Bubble wrap: a cheap way to insulate drafty windows

A few weeks ago my friend Tania messaged me that her husband had gone rogue while she was out of the house and covered the living room windows with bubble wrap. She attached this photo:


I snickered and asked her if this was his idea of Christmas decorating.

Nope, she said. He’d read on the Internet that bubble wrap is a good insulator, and that covering your windows with it helps save on heating costs.

I wasn’t immediately sold on the idea. I’ve used clear window insulating shrink film for years, and while I don’t like the fact that it can’t be reused from year to year, I like the noticeable temperature improvements. When I first moved up north, I lived in a co-op house where we put up reusable insulating window film ever winter, and while they provided the same comfort level, years of folding and unfolding the plastic had made the film cloudy. As a result, less light passed through and the view out the windows was best described as “perpetually foggy.” It was always a psychological relief when we took them down in the spring.*

Bubble wrap seemed like an even worse alternative.

But then I searched the Internet and read that using bubble wrap with large bubbles on your window doesn’t obscure the view as much. And in bathrooms and bedrooms, small-bubble bubble wrap on your window can do double-duty as a privacy screen.

Besides, I remembered that I can’t see anything interesting out the single-pane windows in my basement anyway, since they’re all below ground level.

So I decided to give bubble wrap a shot.

I started out with some large-bubble bubble wrap that I’d received with a shipment of secondhand videos. I’d been saving it for dropping off at the UPS store for reuse/recycling (not all UPS stores accept these materials), but this use was just as good. The bubbles are about 1″ in diameter:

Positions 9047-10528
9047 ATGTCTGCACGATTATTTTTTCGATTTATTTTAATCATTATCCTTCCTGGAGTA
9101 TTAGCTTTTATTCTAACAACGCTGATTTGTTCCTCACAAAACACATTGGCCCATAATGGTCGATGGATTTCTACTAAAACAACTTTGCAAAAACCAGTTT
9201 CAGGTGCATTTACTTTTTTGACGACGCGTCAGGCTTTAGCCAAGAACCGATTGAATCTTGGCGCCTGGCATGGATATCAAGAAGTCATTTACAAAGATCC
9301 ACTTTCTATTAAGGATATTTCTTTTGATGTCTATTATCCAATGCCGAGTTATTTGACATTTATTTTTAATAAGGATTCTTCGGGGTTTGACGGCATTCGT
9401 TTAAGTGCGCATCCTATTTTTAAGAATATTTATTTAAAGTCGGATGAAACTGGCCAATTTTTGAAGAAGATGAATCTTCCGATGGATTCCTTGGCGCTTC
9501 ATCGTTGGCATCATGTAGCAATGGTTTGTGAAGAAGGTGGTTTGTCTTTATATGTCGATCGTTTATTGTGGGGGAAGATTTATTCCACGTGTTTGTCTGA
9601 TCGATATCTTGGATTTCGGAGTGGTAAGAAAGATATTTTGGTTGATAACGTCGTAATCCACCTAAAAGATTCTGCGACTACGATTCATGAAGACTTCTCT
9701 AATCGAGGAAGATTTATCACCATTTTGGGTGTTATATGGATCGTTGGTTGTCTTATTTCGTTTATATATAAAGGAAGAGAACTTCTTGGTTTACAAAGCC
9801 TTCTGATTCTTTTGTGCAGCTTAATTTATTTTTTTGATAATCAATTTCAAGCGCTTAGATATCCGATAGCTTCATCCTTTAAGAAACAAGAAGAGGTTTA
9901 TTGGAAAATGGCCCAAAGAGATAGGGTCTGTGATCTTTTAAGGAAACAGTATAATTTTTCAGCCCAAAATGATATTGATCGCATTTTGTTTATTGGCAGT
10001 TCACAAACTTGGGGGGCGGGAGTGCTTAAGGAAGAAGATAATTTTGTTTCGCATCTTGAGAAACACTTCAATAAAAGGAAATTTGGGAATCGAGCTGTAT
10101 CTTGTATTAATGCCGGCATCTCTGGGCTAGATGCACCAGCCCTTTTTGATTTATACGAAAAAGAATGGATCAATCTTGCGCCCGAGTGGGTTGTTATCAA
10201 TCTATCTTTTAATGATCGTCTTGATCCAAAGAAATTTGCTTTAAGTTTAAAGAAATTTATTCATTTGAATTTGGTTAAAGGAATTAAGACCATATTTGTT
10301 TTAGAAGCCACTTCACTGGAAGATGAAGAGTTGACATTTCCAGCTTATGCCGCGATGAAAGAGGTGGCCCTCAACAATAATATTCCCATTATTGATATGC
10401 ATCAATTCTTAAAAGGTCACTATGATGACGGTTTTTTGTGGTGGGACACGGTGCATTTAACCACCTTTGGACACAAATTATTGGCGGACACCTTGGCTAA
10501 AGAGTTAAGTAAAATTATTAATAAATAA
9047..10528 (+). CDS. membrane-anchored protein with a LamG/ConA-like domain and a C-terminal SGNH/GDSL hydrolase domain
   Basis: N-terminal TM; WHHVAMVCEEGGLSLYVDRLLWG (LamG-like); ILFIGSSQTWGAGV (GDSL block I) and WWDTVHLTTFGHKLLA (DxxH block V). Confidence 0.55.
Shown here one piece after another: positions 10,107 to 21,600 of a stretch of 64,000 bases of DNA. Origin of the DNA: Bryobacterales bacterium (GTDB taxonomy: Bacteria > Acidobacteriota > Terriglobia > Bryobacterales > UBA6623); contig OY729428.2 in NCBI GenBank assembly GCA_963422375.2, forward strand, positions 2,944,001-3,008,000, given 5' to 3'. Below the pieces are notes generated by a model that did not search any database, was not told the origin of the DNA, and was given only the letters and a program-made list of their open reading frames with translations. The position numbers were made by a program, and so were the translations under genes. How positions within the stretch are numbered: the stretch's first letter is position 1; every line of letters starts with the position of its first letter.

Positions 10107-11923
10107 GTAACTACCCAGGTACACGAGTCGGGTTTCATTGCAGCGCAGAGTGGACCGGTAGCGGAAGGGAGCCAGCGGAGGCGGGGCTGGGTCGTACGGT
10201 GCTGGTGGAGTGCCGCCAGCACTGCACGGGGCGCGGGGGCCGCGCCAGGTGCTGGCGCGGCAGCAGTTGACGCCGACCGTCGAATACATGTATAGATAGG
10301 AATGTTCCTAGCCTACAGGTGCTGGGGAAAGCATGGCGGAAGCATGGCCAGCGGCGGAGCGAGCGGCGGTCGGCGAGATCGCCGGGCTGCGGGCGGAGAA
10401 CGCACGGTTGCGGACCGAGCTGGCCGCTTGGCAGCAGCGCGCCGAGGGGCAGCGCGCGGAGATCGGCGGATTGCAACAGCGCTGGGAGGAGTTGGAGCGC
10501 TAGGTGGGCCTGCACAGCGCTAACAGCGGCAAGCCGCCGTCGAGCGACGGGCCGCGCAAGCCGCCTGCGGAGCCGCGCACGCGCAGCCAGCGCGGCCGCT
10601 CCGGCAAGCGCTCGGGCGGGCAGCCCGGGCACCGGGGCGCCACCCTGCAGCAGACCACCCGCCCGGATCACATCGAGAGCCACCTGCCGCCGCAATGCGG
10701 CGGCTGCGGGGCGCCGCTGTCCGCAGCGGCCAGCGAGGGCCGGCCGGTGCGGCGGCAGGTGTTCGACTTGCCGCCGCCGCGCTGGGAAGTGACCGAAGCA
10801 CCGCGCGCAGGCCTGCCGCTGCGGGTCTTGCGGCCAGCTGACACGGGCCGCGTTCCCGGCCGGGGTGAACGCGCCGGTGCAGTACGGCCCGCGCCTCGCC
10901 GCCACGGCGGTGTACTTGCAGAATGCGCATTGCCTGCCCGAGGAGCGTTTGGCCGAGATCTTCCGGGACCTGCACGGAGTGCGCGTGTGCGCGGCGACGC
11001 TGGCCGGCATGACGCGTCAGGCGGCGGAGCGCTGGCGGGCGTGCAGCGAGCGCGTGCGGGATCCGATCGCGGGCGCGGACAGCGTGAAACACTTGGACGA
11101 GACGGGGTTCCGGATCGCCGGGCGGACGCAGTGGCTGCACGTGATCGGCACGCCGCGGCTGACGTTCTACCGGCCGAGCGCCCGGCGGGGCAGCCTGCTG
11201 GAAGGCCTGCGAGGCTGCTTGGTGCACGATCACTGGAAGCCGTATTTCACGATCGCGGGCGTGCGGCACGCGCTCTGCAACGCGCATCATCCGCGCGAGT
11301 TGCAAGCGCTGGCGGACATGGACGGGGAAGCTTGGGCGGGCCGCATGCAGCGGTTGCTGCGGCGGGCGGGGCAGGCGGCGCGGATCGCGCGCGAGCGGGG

The sheets were already just about the size of my windows; I just had to thrim a little off the ends. Then I sprayed some water on the window in my sewing room and pressed one of the sheets to it with the bubble side facing the window and the flat side toward the room. (This position allows the spaces in and between the bubbles to trap air, providing insulation.)

As you can see, I didn’t trim the plastic for a precise fit. If you want to hold the bubble wrap to the window using only water, you need to trim that so that not much hangs past the glass itself. Water isn’t as good an adhesive against metal as it is against glass (and you definitely wouldn’t want to use it against wood). However, I wanted the overhang because air leaks through the tiny gaps between the window and the frame, and I wanted to cover those gaps.

Since the windows in my basement are really leaky, I decided to go for a double layer of bubble wrap for better insulation. For the second layer I decided to use bubble foil, which provides slightly better insulation values because its foil side reflects heat back into the room.


“Wait a minute!” you may be saying. ” are you the one who was complaining that bubble wrap up skiers the view to the outside? Foil will not only block the view, but keep any light from entering.”

That is true, which is why would normally recommend doing this. but it so happens that my sewing room window is located in such a shady spot that barely any light enters through it anyway; if  I’m in it in the middle of the day and turn off all the basement lights, I can’t see a thing inside the room. So blocking the light isn’t really a problem.


I installed the second layer using the sprayed water method, but the foil was too stiff and heavy for it to work well. (In the picture above, you can see how the foil bulges out at the top right  where it refuses to stick to the first layer of bubble wrap.)

So I  secured the layer with clear packing tape, which I have circled in the picture below because you can hardly see it with the naked eye.


In the laundry room, I (with the help of Companion, who had wandered into the basement to see what I was up to) installed layers of clear bubble wrap over the windows, skipping the foil since the windows there let in light.

There was definitely less of a breeze next to the windows after installing the bubble wrap. Whether this translates into cost savings is yet to be determined, but the increased comfort was worth the effort.

*It turns out there is a clearer alternative to the plastic we used: vinyl. Having not used it myself, I can’t say how well it holds up year after year. I imagine it would hold up pretty well in windows that don’t get direct light, but start yellowing or crackling where exposed to bright sunlight – but these are just educated guesses.

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